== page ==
The feedback on this has already been great — as we've shared it with people, and people have experimented with it. It's exactly what we want to hear, which is: HashiCorp created the easy button. It's everything from, "Great. Now I don't have to learn how to stand this up and manage this," to — for small engineering teams — "This is a godsend we don't have to deal with having dedicated staff — dedicated to thinking about standing this up and operating it at scale." It's really about eliminating that overhead. Making it easier to get started. Making it easier to adopt these tools. Ultimately, we want people to feel spoiled by the experience. That's sort of the goal here.
If we take a step back and say, what were the goals for us? The first is that push-button deployment. We want you to easily be able to come in, click a button, and a few clear choices later, have running infrastructure that you can start adopting right away. That push button’s really important.
The second part of it that's critical is that it's fully managed. This is not meant to be a quick start to get it stood up and then the lifecycle is your problem. This should include everything from how do we do backups? How do we do upgrades? How do we do restores if needed? How do we manage outages, give you visibility, telemetry, etc? It's a truly, end-to-end fully managed infrastructure.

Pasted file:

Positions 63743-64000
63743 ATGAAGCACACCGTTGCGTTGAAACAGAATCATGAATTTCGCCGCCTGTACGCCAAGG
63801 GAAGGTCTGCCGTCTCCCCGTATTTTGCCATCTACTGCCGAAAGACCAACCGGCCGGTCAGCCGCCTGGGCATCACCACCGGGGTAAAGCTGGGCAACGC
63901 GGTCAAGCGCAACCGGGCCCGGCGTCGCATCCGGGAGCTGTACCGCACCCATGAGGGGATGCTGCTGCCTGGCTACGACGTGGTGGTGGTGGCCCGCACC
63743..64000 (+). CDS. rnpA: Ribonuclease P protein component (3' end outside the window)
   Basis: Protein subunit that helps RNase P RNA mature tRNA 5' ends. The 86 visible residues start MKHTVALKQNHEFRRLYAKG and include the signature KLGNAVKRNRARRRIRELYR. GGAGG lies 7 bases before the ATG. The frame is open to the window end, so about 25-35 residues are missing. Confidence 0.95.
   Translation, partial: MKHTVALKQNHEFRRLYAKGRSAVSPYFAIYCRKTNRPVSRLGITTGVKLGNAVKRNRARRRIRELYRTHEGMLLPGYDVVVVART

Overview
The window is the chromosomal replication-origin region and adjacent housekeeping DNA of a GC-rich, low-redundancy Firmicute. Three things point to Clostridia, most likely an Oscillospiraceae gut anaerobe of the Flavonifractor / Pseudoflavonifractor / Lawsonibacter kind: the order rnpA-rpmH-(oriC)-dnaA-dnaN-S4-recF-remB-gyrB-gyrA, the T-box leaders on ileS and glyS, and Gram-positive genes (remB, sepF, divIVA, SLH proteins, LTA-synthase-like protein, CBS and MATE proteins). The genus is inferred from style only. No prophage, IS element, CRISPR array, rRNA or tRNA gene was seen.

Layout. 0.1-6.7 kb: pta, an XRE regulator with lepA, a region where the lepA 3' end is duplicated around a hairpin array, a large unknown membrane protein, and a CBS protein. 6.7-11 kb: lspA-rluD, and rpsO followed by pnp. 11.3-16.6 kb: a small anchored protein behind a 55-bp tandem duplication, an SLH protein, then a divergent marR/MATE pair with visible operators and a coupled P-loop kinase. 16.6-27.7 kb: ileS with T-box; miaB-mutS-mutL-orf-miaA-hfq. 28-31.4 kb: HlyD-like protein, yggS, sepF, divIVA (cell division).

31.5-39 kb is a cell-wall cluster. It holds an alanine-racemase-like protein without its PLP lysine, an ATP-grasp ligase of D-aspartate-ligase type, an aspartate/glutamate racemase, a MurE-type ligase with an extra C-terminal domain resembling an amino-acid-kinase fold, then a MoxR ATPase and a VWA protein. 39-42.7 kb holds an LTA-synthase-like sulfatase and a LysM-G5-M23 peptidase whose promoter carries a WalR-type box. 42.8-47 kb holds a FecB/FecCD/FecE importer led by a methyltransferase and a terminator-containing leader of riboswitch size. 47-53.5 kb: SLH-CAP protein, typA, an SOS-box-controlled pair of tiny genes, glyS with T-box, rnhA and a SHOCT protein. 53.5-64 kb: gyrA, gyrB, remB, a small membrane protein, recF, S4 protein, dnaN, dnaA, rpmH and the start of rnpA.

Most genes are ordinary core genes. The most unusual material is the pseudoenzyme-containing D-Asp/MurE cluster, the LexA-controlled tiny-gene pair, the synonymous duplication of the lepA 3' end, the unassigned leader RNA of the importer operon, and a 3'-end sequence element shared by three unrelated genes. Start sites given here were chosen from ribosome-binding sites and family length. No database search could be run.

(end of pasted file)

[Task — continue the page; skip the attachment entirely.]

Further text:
Then lastly, it's thinking about: how does this become the way we deliver a consistent multi-cloud workflow? Whether you're running Vault in one Cloud or a different Cloud or all of the Clouds at the same time, how can we give you a consistent way to do that? Really thinking around what that experience is across these environments.
While HCP is designed to be this chassis — this mechanism by which we deliver the products – it's also meant to be an enabler of this— I'll call it — one plus one equals three. As we add new capabilities to the core platform, all of the products on top inherit that. It's not just about the products themselves. It's about extending the platform’s core capabilities. And that comes and flows down to the products so that this should be the best place to operate HashiCorp software.
There are a number of areas where we invested around core HCP. One of these is user experience. Early on with HCP Consul — once we'd launched it — the user feedback was that there was too many steps. It was too difficult to get started. Even though it was push-button, there were too many buttons to push.
We were able to work with user research, figure out what users really cared about, and simplify that down to a quick start that was a few steps rather than a dozen choices. This is the experience we want to be able to drive — and having that HCP platform lets us do this.